Monday, September 8, 2014

New Development On DuPage Forest Preserve Executive Director Fiasco?

This thing over at the DuPage County Forest Preserve District just gets weirder.  Now there's news that they may have violated the Open Meetings Act?  And that's only because a woman named Jean Kaczmarek made them re-consider?
DuPage County Forest Preserve commissioners will vote again next week to hire John Lapinski as executive director after a resident questioned the legality of their original action.
Commissioners voted unanimously Aug. 19 to name Lapinski executive director -- the same day they announced Arnie Biondo was stepping down from the top administrative post.

But Jean Kaczmarek, who is hoping to replace retiring county Clerk Gary King in the November election, told commissioners Tuesday the Aug. 19 vote may have violated the Illinois Open Meetings Act.
The Glen Ellyn Democrat said proposed compensation packages of $150,000 a year or more must be advertised six days in advance. Information about Lapinski's contract wasn't available to the public before the Aug. 19 meeting.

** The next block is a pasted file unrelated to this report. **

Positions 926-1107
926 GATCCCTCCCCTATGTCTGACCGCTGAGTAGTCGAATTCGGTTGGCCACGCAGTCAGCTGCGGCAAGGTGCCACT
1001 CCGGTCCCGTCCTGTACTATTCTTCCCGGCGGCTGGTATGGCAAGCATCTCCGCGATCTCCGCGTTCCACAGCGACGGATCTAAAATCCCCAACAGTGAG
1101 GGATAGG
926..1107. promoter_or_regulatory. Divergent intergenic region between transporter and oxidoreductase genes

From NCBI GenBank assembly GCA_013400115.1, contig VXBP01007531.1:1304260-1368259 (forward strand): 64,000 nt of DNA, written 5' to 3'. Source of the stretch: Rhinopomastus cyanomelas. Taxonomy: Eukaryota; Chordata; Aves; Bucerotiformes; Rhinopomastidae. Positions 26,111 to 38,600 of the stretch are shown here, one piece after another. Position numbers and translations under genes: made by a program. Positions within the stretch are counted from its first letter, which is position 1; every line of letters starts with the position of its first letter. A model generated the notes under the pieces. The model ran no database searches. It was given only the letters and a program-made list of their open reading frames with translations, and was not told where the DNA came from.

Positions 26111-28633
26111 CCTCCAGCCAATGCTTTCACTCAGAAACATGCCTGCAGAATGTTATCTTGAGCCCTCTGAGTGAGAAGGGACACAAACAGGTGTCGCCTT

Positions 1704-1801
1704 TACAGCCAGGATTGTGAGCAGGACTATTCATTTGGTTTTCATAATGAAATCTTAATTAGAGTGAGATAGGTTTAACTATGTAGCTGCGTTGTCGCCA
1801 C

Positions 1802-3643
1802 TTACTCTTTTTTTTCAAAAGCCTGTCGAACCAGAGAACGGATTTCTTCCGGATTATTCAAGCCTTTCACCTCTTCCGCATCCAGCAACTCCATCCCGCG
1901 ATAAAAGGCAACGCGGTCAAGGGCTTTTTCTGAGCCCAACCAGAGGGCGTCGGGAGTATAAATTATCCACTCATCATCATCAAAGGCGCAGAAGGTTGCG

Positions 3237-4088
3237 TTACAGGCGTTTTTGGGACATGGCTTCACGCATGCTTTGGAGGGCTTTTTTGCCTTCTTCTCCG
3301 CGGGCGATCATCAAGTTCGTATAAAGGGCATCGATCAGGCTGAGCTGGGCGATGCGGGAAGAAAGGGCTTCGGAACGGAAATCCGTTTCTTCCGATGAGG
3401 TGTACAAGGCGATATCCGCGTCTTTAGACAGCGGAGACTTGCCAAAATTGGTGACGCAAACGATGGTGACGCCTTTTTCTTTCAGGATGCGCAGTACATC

"I'm not an attorney, so I cannot determine if the letter of the law was followed," said Kaczmarek, who will face Paul Hinds, King's chief deputy, during the general election. "I do know the Illinois (Attorney General's) office takes spirit and intent seriously when it comes to open government." 
After the meeting, officials conceded Kaczmarek's claim is correct. 
"I think she had a point," Commissioner Tim Whelan said. 
So the board agreed to have a special meeting next week to take another vote on Lapinski's contract.
Lapinski, who is the trial court administrator for DuPage County's chief judge, already has signed a three-year contract that will pay him $160,000 a year. 
Whelan said the board doesn't want there to be any question about the legality of the contract. 
"So we're just going to do it over," he said. 
Meanwhile, Lapinski's first day with the forest preserve district is scheduled to be on Oct. 1. The 53-year-old Oak Brook resident will replace Biondo, who took early retirement after commissioners made it clear he no longer was wanted after less than eight months on the job. 
Kaczmarek said she's pleased commissioners are taking another vote. 
"It seems like a good opportunity to re-evaluate their entire hiring process, especially when it involves a position with high responsibility, high salary and high pension," she said.
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